Oliveri took lead vocals for “Evel Never Dies,” a punkier shout with the delivery he’s settled into that’s not quite a scream but not quite sung either. Like “Rad Stays Rad” and “The Older Kids,” there was a sense of nostalgia to the theme, the title of course nodding both at “evil” never dying and daredevil Evel Knievel. Gut took the change in purpose and forward momentum in stride — he’s the secret weapon here; even a change in how hard he hits the snare does much to affect the vibe of a given song — and Stöner slid easily into the more propulsive cut, the sun setting around them casting shadows from the joshua trees.

stoner band

They returned to the mid-tempo push with the shorter-seeming “Nothin'” and the sky turned duly purple for that and the subsequent “Own Yer Blues,” slower, more languid in the laid-back-heavy tradition of Bjork‘s solo work, but with a chorus worthy of being the first impression the band made (and it was; a video premiered for it ahead of the stream that you can see below). The chorus, “By afternoon you own yer blues,” took a similar perspective as “Rad Stays Rad” and “The Older Kids”; a mature voice speaking from a place of experience, sort of looking back but not in a way that’s trying to retro-fy or capture something lost. Some more guttural delivery from Bjork at the end of the track underscored the point, and though sometimes watching Oliveri play a mellower song is like waiting for a cannon to go off, he nailed it. Dude’s reputation precedes him — blah blah shotgun standoff blah blah Cocaine Rodeo — but he’s the guy for the job, no question.

“Stand Down” and “Tribe/Flygirl” followed. Nighttime. Drones buzzing around dark rocks, dark yellow light. Too cool. You got your dose of funk in “Stand Down” to pick up the tempo from “Own Yer Blues” and “Tribe/Flygirl” brought the Stöner jam in fashion that earned the umlaut. Call it mood, or vibe, or whatever you want, but you’d be lucky to get those three in order on side B to close out the record as they happened in the set — well, I guess they will on the live album. In any case, it was right there in those three later pieces that Bjork, Oliveri and Gut seemed most locked in. They’d got through the rock, through the punk and into the headier, stonier fare, and it showed how far out they’re ready to go, even as a brand new band. By the time they brought it down and Oliveri hit the last bass rumble to cap the performance, there was little else to say but “fucking right on.” Coming from anyone else, you would say Stöner just sounds like someone pretending they’re these guys. Coming from them, you can only call it honest.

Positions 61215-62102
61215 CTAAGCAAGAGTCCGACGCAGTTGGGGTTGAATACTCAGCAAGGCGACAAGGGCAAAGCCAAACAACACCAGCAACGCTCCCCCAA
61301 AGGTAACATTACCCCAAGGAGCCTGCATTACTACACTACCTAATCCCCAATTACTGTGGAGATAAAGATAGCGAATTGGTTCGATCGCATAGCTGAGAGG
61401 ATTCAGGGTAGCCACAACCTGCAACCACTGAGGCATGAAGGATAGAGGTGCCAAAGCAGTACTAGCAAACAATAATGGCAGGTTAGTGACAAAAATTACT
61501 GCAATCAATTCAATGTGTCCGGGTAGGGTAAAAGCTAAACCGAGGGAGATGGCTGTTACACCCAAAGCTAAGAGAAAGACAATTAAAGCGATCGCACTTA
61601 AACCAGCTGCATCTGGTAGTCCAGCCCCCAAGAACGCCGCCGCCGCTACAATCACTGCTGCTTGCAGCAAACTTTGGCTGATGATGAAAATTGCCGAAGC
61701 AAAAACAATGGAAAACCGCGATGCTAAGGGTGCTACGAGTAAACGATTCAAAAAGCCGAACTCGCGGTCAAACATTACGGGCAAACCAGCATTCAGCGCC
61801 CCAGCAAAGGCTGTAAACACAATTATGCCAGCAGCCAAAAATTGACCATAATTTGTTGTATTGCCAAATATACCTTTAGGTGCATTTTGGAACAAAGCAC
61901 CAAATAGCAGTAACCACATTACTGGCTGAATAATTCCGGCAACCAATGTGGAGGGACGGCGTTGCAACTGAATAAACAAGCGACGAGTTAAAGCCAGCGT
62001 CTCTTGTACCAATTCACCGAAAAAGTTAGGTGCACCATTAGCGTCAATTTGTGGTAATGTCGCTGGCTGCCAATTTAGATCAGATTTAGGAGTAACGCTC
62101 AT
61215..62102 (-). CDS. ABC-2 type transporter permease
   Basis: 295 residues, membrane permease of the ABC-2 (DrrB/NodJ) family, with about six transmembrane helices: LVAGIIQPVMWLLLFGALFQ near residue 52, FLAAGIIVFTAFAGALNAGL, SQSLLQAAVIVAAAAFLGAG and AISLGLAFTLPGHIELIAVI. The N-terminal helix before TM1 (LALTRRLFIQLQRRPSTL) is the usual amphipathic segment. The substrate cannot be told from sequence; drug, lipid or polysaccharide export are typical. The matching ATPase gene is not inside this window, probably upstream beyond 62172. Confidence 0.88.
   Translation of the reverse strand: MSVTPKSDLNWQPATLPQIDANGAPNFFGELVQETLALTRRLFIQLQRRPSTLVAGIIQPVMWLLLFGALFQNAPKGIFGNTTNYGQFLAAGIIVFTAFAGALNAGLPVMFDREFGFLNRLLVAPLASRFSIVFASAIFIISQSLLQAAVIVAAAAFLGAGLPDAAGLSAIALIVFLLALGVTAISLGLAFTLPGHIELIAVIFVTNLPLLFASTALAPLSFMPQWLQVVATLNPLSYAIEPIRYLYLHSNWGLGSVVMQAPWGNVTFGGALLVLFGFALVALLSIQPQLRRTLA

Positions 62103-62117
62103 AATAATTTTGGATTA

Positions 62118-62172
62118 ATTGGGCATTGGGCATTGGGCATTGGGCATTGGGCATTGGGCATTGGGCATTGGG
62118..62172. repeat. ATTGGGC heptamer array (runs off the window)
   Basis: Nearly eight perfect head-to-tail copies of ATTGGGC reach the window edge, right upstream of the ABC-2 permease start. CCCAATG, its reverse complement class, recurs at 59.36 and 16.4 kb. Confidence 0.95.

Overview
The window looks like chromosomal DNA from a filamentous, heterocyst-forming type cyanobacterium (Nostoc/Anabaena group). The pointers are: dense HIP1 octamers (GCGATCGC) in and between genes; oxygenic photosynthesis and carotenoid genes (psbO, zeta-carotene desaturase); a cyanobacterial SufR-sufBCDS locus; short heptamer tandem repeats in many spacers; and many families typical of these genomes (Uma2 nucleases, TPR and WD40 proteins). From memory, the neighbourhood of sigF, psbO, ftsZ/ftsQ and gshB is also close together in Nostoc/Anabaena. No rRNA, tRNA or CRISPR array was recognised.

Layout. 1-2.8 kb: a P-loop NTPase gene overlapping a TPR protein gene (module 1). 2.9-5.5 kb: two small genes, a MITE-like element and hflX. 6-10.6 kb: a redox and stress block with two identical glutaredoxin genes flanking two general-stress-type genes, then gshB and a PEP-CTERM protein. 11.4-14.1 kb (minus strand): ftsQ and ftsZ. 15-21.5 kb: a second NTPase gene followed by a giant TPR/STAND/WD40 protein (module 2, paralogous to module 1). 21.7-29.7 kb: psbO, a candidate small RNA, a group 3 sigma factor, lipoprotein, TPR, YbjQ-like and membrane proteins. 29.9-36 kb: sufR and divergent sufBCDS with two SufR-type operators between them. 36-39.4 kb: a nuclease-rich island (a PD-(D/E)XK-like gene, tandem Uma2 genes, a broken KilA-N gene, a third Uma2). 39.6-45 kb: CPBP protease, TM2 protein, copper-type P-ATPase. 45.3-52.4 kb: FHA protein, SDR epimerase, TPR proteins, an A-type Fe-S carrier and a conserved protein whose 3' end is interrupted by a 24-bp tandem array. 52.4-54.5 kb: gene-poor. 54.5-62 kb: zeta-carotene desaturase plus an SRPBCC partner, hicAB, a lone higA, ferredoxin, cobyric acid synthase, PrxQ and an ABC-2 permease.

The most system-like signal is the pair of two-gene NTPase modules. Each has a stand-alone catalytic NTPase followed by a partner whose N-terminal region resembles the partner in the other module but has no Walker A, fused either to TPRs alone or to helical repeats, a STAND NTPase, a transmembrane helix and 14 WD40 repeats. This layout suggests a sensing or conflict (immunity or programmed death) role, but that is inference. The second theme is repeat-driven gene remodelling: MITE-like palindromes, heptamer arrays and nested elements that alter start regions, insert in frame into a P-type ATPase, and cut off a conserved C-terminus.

This was ‘Vol. 4’ of ‘Live in the Mojave Desert,’ despite airing after ‘Vol. 5,’ which featured Mountain Tamer. With continued producing/directing by project-creator Ryan Jones, filming by Spearhead Media, audio by Dan Joeright at Gatos Trail Recording Studio in Joshua Tree and a mix/master by Matt Lynch (also of Snail) at Mysterious Mammal in L.A., it was a duly rousing finish. An ongoing business dispute between Jones and Bjork gave the viewing a bittersweet edge, but there was no denying that in this showcase as well as in the other ‘episodes,’ they found their Pompeii out in the desert. Whatever happens with the world outside, with tours being booked again and venues maybe surviving the ravages of the COVID-19 pandemic, we’d be lucky to get ‘Live in the Mojave Desert’ season two. Until then, we own our blues.

Stöner, “Own Yer Blues” from ‘Live in the Mojave Desert’

Stoner on Instagram

Stoner website

Brant Bjork on Thee Facebooks

Brant Bjork on Instagram

Brant Bjork website

Heavy Psych Sounds on Thee Facebooks

Heavy Psych Sounds website

Heavy Psych Sounds on Bandcamp

Live in the Mojave Desert website

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Friday Full-Length: Saviours, Warship EP

Posted in Bootleg Theater on March 19th, 2021 by JJ Koczan

More than any other single release, SavioursWarship to me epitomizes the generational changeover that began to take place around the mid-2000s in heavy music. Released in 2005 through Level Plane Records, it ran only three songs — “Circle of Servants’ Bodies,” “Christ Hunt” and “Satanic Scriptures” — and was raw to a point of scathing, and yet clearly had its underpinning in heavy rock and doom. More than anything else, it was brash. This was not a humble arrival of a band looking to make their mark. “Circle of Servants’ Bodies” thuds and crashes in with drums, and lumbers its start into the sort of riff that would become the staple diet of a next league of heavy rock and rollers. Saviours had all the swagger of punks who didn’t know what they were doing and an inimitable ferocity born of youth. It’s not that Saviours were the only band out there coming up — it was, as noted, a generational changeover — but Warship was singular in its arrogance.

Who were these kids from Oakland? What right did they have to come out nowhere and play metal like that? Was it even metal? How could it not be?

The gatekeeping at the time was rampant: “Hipster metal.” I dug Saviours but there were plenty of their ilk that seemed to sell it too hard, to posture as though to carry forth a lack of cred, the style over substance. Intervening years would inevitably weed many out, but even by then the rise of other acts to prominence was largely unstoppable. If you’re reading this, you likely don’t need me to narrate the history for you, but the era of heavy rock in which we now exist — the Age of Bandcamp? what else to call it? — set itself forth in the wake of bands like Saviours as its leading ambassadors, eventually rising to take the place of many of the soon-to-be-aged-out statesmen that accused the hipsters of not knowing how to riff because their hair was parted differently or they drank PBR knowing they could afford better.